The ECB will invest £96m in community cricket in the next four years after reaching agreement with the ECB's Recreational Assembly, the body responsible for the non-professional game.
The announcement will bring comfort to recreational clubs which are facing some of the toughest financial conditions ever known.
The Inland Revenue is investigating tax affairs at several leading amateur clubs, stretching back up to a decade. Clubs are also suffering rent and rate increases and a devastating effect on fund-raising and sponsorship because of a stagnant economy, falling living standards and the precarious state of many businesses.
Giles Clarke, the ECB chairman, said that the financial support was particularly important in view of the impact of the 2-12 summer, one of the wettest on record.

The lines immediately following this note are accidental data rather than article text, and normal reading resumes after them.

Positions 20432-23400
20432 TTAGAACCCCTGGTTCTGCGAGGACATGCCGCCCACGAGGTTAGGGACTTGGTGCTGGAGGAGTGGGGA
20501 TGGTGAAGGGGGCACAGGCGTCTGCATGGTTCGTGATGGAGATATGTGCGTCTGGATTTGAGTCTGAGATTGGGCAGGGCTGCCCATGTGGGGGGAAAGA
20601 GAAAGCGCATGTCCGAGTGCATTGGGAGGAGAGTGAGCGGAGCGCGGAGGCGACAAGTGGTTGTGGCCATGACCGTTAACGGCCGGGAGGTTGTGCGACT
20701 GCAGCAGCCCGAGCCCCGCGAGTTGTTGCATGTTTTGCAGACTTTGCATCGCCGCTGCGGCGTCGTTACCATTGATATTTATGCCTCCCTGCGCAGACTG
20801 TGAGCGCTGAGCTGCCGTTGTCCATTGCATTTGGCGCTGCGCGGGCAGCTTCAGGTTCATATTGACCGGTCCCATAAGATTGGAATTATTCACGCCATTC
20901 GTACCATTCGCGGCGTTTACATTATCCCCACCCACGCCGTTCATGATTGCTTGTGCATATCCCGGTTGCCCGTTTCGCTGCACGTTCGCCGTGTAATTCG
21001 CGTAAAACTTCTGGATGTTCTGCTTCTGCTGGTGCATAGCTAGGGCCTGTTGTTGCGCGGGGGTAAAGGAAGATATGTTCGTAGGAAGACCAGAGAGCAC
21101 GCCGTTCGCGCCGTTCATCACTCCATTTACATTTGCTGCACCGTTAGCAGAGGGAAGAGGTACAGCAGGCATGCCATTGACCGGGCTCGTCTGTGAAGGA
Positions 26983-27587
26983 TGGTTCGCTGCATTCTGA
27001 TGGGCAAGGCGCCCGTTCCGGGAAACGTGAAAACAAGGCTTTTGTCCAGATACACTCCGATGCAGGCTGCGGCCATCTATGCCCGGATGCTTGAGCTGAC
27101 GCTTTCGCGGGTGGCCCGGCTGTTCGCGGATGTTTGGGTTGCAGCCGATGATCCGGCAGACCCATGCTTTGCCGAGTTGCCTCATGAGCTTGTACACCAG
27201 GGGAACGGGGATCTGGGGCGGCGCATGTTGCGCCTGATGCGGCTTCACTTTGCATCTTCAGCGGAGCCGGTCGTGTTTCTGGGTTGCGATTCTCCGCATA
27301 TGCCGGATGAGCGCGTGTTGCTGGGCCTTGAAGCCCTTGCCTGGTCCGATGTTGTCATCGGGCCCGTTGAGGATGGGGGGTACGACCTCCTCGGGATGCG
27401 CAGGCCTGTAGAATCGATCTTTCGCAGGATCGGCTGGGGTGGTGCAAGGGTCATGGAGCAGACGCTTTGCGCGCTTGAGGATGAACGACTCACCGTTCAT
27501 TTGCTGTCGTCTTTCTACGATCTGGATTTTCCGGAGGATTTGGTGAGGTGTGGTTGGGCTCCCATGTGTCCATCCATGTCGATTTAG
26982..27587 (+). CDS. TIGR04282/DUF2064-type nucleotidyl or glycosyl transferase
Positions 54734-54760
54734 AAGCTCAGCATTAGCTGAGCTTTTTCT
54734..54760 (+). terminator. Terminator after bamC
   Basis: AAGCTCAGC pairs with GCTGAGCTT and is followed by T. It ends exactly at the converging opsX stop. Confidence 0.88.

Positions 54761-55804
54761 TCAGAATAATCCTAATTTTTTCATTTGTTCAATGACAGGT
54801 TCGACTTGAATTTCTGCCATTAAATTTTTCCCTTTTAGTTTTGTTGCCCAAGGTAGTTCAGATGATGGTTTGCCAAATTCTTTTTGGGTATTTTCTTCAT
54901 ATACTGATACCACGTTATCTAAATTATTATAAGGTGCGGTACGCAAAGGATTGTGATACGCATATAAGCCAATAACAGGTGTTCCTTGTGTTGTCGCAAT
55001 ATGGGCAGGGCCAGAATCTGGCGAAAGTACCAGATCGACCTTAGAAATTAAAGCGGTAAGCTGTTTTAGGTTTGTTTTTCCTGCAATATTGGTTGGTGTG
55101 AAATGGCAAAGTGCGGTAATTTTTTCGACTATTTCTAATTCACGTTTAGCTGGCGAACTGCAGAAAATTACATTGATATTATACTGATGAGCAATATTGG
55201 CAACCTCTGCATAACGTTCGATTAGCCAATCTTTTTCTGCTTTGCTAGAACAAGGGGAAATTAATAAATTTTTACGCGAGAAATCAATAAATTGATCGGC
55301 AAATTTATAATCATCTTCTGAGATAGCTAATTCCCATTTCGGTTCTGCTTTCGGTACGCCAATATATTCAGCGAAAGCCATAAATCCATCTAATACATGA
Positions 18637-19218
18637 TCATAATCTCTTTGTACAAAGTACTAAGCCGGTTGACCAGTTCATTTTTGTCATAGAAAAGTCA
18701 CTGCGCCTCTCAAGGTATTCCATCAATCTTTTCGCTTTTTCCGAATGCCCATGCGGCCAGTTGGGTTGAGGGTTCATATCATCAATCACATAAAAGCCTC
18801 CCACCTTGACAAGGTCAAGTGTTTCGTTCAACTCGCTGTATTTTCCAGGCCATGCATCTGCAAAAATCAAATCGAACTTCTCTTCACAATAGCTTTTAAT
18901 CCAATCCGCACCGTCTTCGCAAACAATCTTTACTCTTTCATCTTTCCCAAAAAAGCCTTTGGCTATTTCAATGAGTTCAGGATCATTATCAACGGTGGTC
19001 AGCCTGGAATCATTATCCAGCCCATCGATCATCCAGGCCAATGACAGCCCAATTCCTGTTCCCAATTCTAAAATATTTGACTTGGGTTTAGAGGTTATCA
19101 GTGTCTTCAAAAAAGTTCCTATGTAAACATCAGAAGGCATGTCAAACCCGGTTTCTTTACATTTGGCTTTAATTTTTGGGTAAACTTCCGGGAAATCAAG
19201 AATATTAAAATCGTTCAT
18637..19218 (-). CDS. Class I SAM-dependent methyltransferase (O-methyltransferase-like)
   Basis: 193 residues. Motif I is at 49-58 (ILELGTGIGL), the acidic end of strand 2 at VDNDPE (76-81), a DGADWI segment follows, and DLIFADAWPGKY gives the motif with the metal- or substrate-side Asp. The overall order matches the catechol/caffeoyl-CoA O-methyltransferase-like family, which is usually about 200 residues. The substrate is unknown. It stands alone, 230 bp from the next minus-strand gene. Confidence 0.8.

Clarke said: "There is no doubt that we have faced challenges in the last year and in particular the awful weather of 2012 which severely damaged our facilities and club cricket.
"I have been amazed and delighted at the number of clubs that could continue playing through such terrible conditions and, in the first class game, the amount of cricket that was staged is a testimony to the decision to invest in such effective drainage systems.
"ECB and Sport England have provided emergency funding but we know that it will take a number of years for some clubs to recover from last year's extreme weather."